In a case of first impression, the Tax Court has held that where taxpayers purchased a life insurance policy on their lives from their profit-sharing plan, they could not reduce the taxable value of the policy by the amount of the policy’s surrender charge ( Matthies, 134 T.C. no. 6).
The taxpayers, a married couple, wholly owned an S corporation, and the S corporation’s profit-sharing plan bought a life insurance policy on their lives using money rolled over from the husband’s IRA. This transaction was part of an estate plan marketed by a financial adviser and a life insurance company. The profit-sharing plan later sold the life insurance policy to the husband for $315,023.
The policy was worth $1,368,327 at the time of the sale, but when reduced by a $1,062,461 surrender charge specified in the policy, its cash value was less than the $315,023 the husband paid for the policy. The taxpayers reported no taxable gain on the transaction, valuing the policy at its cash surrender value minus the surrender charge.
The IRS determined that the taxpayers should have reported $1,053,304 in gross income from the transfer of the insurance policy to the husband (the difference between the policy’s fair market value and the amount paid by the husband). The IRS also determined that the taxpayers were liable for a $58,985 accuracy-related penalty under IRC § 6662.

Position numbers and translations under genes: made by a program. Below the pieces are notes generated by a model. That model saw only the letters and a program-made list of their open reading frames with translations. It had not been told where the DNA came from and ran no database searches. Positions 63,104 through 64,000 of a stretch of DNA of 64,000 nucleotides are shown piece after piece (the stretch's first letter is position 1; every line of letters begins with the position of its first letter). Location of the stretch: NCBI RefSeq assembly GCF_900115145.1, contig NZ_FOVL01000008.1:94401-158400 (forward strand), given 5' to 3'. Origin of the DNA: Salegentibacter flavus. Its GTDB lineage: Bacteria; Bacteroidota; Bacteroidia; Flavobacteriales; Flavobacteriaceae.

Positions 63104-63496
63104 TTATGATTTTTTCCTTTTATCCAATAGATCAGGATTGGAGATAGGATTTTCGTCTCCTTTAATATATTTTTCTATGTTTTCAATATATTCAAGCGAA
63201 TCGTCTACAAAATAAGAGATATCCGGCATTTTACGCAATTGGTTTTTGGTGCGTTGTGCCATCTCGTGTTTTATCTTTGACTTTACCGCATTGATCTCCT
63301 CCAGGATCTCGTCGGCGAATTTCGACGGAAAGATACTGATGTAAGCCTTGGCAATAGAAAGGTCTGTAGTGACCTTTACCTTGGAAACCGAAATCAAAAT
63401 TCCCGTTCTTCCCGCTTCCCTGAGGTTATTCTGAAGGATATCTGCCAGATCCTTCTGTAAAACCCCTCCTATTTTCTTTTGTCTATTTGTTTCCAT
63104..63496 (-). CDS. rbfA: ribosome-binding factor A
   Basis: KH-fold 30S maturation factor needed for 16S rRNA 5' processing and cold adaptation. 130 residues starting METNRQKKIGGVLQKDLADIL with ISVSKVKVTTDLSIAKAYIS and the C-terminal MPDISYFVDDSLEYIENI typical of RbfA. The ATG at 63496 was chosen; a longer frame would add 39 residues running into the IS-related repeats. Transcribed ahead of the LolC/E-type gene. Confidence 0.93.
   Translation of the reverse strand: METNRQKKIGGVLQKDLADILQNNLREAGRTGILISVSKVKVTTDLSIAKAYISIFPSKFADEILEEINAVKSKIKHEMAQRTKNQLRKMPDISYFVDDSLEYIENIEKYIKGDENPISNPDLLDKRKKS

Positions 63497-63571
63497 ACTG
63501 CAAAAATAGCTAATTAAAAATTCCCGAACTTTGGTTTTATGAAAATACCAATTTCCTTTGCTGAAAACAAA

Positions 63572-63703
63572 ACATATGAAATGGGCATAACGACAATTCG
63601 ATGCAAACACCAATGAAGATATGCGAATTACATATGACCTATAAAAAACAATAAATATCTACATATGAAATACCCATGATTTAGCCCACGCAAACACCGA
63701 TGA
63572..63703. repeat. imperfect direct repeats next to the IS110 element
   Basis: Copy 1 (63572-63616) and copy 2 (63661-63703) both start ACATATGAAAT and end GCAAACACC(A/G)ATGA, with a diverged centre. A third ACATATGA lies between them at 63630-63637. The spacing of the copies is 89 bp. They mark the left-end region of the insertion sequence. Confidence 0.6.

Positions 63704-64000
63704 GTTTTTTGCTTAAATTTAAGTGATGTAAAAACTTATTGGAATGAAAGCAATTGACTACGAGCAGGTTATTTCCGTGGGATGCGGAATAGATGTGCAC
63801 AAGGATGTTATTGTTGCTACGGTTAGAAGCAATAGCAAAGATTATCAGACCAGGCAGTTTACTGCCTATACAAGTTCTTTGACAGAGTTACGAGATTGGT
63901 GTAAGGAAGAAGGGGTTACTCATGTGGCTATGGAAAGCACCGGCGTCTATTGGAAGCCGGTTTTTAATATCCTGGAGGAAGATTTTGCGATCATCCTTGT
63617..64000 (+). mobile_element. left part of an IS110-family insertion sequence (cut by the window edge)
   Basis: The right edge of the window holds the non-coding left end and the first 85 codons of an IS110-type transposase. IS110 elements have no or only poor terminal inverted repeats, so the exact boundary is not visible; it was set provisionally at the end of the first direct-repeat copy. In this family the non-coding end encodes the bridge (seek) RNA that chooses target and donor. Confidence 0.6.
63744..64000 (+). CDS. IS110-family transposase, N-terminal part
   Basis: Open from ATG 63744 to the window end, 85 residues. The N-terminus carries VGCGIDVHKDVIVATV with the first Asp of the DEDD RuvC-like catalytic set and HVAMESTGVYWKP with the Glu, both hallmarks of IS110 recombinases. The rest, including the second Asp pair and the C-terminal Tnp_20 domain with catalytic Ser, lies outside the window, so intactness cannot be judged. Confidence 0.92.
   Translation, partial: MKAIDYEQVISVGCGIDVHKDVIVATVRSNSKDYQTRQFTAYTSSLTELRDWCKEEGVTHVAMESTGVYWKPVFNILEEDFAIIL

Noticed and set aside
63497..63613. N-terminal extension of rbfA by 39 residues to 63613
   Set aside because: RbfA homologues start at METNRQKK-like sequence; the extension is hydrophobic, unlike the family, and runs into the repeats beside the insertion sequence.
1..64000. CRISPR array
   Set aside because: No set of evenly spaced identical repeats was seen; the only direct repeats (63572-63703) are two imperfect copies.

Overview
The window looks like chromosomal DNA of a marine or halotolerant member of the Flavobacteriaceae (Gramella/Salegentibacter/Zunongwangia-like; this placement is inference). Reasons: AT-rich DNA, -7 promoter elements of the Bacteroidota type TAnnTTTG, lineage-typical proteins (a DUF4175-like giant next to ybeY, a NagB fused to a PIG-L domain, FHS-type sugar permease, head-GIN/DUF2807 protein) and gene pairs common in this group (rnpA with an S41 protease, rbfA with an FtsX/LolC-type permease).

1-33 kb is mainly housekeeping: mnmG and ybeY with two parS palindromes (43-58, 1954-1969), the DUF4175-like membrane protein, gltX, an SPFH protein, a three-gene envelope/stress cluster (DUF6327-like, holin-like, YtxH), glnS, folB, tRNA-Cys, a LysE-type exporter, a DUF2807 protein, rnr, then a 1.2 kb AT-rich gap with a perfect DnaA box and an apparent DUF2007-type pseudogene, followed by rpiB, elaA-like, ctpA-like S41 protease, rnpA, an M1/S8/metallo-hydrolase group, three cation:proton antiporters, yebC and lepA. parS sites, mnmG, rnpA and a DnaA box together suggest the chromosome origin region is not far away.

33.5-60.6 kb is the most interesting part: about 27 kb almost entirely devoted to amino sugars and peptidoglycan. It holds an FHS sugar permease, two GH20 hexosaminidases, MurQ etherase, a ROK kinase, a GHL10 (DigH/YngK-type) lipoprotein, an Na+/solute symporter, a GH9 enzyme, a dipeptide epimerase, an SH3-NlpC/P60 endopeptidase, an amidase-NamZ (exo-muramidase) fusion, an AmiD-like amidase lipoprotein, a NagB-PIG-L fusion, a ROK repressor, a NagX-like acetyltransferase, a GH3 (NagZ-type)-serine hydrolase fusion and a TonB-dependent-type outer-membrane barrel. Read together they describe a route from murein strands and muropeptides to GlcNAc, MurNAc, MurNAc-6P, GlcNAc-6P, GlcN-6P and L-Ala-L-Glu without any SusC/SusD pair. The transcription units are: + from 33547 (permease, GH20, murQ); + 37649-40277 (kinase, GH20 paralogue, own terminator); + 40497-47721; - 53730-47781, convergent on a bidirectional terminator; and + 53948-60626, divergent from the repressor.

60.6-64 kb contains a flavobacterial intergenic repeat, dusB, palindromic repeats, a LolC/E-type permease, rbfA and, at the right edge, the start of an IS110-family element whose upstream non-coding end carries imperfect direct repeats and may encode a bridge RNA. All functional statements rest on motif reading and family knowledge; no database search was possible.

Under the Code and regulations, amounts distributed by an employer’s trust, such as the profit-sharing plan in this case, are taxable to the distributee at fair market value. Under Treas. Reg. § 1.402(a)-1(a)(2), the “entire cash value” of an annuity contract distributed to an employee by an employer’s trust is includible in the distributee’s gross income. The issue for the Tax Court was whether “entire cash value” included the amount of the surrender charge.
The court looked to the history of the relevant regulations (first issued in 1955) as well as the use of the terms “cash surrender value” and “net surrender value” in IRC §§ 72 and 7702 to determine that “cash value” is properly construed to mean “cash value determined without regard to any surrender charge.” Therefore, the court held that the taxpayers should have recognized $1,053,304 in gross income from the bargain sale of the insurance policy.
Because the Tax Court has never before addressed the tax treatment of a bargain sale of a life insurance policy or the application of the “entire cash value” standard, and because of subsequent amendments to the regulations and modifications to the IRS’s arguments during the case, the court held that the taxpayers had a reasonable basis for their position and were not liable for the accuracy-related penalty.